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Violin normal progression of learn for grade's?

(31 Posts)
lexcat Mon 22-Sep-08 13:26:28

Dd has just started violin and has a friend who has been learning for 1 year. Dd has got in her head she will be doing her first exam in the summer as this is what her friend did. But friends mother told me, that the teacher said "I'm so pleased with your dd as they don't normally do primlimary in the first year."
I have googled voilin grade's and the exam boards say 2-3 term are the norm.
What is the norm as I don't what dd pinning all her hopes on that first exam or the fact that she may get a grade a year (which is what she thinks). Plus friend had the upper hand in the fact she learn recorder for a year before the violin.

LadyGlencoraPalliser Mon 22-Sep-08 13:32:51

Is she doing individual or group lessons? DD1 didn't do prelim, her first exam was grade one, which she took after she had been learning for three years (but in group lessons, one to one would probably have been quicker). However, her teacher is very methodical and a perfectionist and doesn't put them in for exams until they are very, very ready. It does tend to be a grade a year after this.

ShrinkingViolet Mon 22-Sep-08 13:34:53

not violin, but the DDs are doing a grade a year in woodwind(but both had been forced to spent a year teaching themselves recorder beforehand).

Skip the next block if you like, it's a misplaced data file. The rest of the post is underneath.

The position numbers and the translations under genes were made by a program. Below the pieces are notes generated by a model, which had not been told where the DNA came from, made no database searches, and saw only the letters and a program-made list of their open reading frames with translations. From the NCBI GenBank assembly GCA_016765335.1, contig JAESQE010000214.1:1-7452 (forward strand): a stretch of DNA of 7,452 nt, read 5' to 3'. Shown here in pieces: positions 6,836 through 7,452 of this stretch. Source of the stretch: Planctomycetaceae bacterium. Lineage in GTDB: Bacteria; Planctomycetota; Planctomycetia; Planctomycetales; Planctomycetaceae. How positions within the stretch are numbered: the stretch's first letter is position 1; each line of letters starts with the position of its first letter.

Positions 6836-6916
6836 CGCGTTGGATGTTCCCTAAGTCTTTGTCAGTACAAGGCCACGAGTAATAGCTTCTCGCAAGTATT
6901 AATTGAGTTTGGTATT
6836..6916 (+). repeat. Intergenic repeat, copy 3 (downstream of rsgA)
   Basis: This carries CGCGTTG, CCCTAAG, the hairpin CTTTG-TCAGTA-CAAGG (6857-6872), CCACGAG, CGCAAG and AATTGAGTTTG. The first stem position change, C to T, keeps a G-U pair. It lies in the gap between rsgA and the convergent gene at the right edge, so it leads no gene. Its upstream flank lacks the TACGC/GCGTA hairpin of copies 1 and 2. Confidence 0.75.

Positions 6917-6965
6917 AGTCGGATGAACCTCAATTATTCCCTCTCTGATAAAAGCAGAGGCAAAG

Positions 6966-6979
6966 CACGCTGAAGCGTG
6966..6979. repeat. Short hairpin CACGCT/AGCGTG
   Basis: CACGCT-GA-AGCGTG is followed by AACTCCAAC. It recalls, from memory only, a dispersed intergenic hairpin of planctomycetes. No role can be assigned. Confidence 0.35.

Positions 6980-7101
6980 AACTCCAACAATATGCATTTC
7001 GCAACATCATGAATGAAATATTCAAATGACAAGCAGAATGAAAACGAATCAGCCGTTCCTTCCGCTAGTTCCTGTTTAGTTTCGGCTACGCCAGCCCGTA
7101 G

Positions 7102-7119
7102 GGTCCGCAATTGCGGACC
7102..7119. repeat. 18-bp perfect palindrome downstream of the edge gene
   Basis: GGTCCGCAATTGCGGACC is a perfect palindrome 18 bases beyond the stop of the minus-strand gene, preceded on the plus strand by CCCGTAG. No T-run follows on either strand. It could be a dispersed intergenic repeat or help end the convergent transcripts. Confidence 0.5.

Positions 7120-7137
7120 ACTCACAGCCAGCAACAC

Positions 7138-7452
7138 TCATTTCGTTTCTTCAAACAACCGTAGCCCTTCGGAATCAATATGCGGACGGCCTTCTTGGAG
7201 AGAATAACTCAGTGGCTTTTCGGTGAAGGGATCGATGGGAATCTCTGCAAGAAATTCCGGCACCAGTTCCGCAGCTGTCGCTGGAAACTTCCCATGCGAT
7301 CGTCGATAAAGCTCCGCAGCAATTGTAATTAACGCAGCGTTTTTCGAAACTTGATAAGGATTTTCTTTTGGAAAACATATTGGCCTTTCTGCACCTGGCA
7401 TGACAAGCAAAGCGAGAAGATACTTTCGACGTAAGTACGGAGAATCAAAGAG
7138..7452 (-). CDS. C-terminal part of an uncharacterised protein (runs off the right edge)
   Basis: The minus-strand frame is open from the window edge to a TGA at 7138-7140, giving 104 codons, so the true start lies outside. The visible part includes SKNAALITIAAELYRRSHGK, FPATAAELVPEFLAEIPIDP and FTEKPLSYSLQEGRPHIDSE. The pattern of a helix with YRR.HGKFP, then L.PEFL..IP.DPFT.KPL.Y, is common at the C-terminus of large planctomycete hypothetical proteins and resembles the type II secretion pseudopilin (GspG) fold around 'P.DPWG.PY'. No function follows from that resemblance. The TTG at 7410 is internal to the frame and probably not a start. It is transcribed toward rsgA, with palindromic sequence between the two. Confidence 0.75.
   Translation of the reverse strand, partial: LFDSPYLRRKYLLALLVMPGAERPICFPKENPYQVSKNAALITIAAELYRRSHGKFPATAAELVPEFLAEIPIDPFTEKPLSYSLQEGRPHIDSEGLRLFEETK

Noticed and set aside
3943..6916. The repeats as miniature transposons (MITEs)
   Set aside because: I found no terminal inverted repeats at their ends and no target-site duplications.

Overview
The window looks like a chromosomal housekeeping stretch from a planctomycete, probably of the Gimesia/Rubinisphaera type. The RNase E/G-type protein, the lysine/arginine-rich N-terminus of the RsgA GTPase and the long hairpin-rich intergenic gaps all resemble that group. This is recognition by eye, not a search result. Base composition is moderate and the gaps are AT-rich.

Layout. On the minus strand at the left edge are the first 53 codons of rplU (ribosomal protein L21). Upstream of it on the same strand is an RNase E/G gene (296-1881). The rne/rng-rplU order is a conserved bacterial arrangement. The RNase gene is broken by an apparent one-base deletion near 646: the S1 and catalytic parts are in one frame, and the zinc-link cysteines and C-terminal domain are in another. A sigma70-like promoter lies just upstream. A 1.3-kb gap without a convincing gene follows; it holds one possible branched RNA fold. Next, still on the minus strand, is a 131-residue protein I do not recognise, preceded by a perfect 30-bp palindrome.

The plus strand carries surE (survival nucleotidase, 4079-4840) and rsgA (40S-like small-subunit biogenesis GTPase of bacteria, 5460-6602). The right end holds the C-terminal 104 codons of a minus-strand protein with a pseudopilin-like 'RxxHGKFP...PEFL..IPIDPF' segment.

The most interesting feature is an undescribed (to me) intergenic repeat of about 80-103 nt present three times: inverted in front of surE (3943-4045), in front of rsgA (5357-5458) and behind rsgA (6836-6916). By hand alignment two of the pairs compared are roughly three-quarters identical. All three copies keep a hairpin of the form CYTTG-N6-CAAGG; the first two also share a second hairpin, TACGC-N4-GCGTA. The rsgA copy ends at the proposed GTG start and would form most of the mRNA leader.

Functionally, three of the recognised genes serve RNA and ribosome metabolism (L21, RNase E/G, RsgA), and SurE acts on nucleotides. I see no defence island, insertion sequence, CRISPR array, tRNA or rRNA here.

ShrinkingViolet Mon 22-Sep-08 13:35:23

that's individual 20 minute lessons btw.

AMumInScotland Mon 22-Sep-08 13:42:51

It very much depends on the teacher. About a grade a year is common, but not all teachers want them to do all of the grades anyway, and some aren't keen on the grade exams at all so don't push the children towards them.

lexcat Mon 22-Sep-08 13:49:13

The lesson is 2-1 don't really know the teacher it's all done at school. DD is very keen at the monent and I can help her a home as I did learn the violin many moon ago.
She what's to play like Vanessa Mae luckily she does understand that takes years and a lot of practice and even then not many can play like that.

snorkle Mon 22-Sep-08 15:00:08

It varies hugely between individuals. Some have more aptitude and some practise more and some do both so there's a huge range of how long it takes to get to a given grade. Also generally, older children progress faster than younger ones (so if your dd is 8 she will be more likely to make faster progress than if she's 5).

What I'm trying to say is: you can't make guesses about your child based on what other children have done, all you can do is encourage her to do her best.

lexcat Mon 22-Sep-08 20:43:26